One must clearly differentiate between the movement of the hips and the movement of the waist.  While the hips remain firm as part of one’s foundation, the waist swivels from side to side as each technique is executed.  Right side techniques are initiated with the right side and vice versa for the left. The waist must maintain a fast-reacting yet powerful elasticity so that the added power of the body’s torso can be effectively utilized in each technique.  The power in the waist is also partially facilitated by the back and spinal rotation.
While the waist pivots from side to side, acting as a horizontal axis, the back acts as the practitioner’s vertical axis.  Each technique either expands (see: “Tou”) or compresses (see: “Tun”) the back/spine.  It is imperative that this axis remains vertical at all times and that one never leans forward or backward. This develops Pak Mei rising and sinking power. Correct alignment is very important, not only for combat efficiency, but to avoid potential injury. 
The hands act as the focal point of upper-body power exertion;  they are also the method of delivery and end point for each technique. Wrist strength and flexibility is crucial to add extra torque behind each movement.  As energy channels through the body, it eventually explodes out through the hands. There area a variety of hand techniques in Pak Mei including:  various punch formations, grabs, locks, claws, palm-edge and fingertip strikes - and Pak Mei’s trademark Phoenix Eye strike.
The neck acts as the upper support for the vertical axis of the spine.  The neck muscles must maximize and flex as much as possible during the end point of a technique, thus stabilizing the head and cervical spine. Not only does this guarantee stability and strength in this region, it also prevents injury from misalignment.  The explosiveness of scared power can cause shock to your head.  As a result, the neck acts as a critical support to prevent injury.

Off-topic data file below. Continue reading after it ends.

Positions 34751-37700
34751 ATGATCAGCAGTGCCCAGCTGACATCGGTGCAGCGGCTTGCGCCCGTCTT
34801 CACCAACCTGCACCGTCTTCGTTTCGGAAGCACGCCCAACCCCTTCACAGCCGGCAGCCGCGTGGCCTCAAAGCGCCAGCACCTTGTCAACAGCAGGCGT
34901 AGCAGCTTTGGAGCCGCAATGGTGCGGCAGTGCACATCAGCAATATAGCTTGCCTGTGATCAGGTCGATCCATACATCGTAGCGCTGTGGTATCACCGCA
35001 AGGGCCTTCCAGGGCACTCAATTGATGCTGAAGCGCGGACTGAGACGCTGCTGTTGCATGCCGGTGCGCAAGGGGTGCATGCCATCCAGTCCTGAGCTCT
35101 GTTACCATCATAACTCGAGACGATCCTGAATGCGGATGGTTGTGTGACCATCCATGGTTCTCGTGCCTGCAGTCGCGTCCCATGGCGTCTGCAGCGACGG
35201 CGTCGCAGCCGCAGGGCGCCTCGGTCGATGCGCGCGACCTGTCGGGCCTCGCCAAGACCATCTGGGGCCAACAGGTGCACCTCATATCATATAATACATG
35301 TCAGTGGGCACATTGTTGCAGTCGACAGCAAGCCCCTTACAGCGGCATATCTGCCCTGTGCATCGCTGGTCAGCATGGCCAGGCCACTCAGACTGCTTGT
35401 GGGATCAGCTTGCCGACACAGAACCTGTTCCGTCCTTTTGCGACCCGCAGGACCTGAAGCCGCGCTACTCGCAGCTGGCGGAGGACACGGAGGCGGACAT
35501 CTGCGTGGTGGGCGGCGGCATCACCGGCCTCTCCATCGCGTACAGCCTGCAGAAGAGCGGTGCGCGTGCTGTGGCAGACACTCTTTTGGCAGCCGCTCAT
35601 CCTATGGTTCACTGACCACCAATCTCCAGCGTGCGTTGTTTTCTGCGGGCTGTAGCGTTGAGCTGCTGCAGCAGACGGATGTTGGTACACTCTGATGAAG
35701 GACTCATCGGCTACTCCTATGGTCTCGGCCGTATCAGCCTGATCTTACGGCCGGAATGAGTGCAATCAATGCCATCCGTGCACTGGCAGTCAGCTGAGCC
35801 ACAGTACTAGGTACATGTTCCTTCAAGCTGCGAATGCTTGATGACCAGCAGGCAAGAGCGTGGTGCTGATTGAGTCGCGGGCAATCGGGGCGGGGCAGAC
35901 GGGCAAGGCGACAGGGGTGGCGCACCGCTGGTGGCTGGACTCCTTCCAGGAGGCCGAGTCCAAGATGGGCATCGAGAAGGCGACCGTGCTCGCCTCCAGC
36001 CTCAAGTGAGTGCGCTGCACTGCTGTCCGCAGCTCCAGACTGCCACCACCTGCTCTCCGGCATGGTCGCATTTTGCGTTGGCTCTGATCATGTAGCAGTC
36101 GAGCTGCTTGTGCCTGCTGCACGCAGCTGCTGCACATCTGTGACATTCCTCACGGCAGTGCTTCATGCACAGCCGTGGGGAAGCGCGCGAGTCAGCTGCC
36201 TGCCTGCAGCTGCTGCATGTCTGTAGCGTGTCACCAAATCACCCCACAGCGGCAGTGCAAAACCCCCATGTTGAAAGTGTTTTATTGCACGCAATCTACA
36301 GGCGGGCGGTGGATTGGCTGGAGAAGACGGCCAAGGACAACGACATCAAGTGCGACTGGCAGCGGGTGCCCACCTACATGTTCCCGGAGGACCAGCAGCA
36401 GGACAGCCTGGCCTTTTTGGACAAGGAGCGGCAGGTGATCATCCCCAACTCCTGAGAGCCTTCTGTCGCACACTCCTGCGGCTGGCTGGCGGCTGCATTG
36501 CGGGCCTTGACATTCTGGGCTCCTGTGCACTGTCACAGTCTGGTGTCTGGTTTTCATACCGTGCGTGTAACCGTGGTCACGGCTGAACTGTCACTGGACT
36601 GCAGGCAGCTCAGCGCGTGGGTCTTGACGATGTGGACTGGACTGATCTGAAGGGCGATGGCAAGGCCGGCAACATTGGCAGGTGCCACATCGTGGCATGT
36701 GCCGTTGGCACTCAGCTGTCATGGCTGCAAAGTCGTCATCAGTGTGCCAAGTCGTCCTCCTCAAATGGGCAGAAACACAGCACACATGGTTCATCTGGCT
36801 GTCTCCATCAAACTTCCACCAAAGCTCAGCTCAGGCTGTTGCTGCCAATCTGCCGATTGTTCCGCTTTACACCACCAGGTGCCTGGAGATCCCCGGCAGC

As the neck muscles maximize, the teeth are always clenched to help prevent the loss of energy, while at the same time keeping the jaw stable, tight, and prepared to absorb a strike.

1.  TUNSwallow
Tun represents a compression of the torso and a concave arching of the spine.  This is a sharp movement in which the practitioner inhales using reverse breathing upon compression while the torso tightens, thus being able to absorb blows to the body.  Using a spring as an analogy, Tun is the spring in its compressed state.  Its converse is Tou.
2.  TOUSpit
While Tun acts as a compressed spring, Tou acts as the expansion and release of that spring.  Intitiating with Scared Power, the practitioner quickly and powerfully expands their torso upward, exhales using reverse breathing and utilizes that upward mobility to strike out.  Tun and Tou are opposite forces that compliment one another.
3.  FAUFloat
Fau encompasses the Tou of one’s torso and includes arm movements geared toward uprooting an opponent from the ground.  The trajectory of Fau begins from Tun and travels upward and outward. 
4.  CHAAMSink
Chaam encompasses Tun and in conjunction with the proper hand techniques acts as a suppressing or smothering force geared toward swiftly and harshly dragging your opponent downward.  Just as Tun is the counterpart of Tou, Fau is the counterpart of Chaam.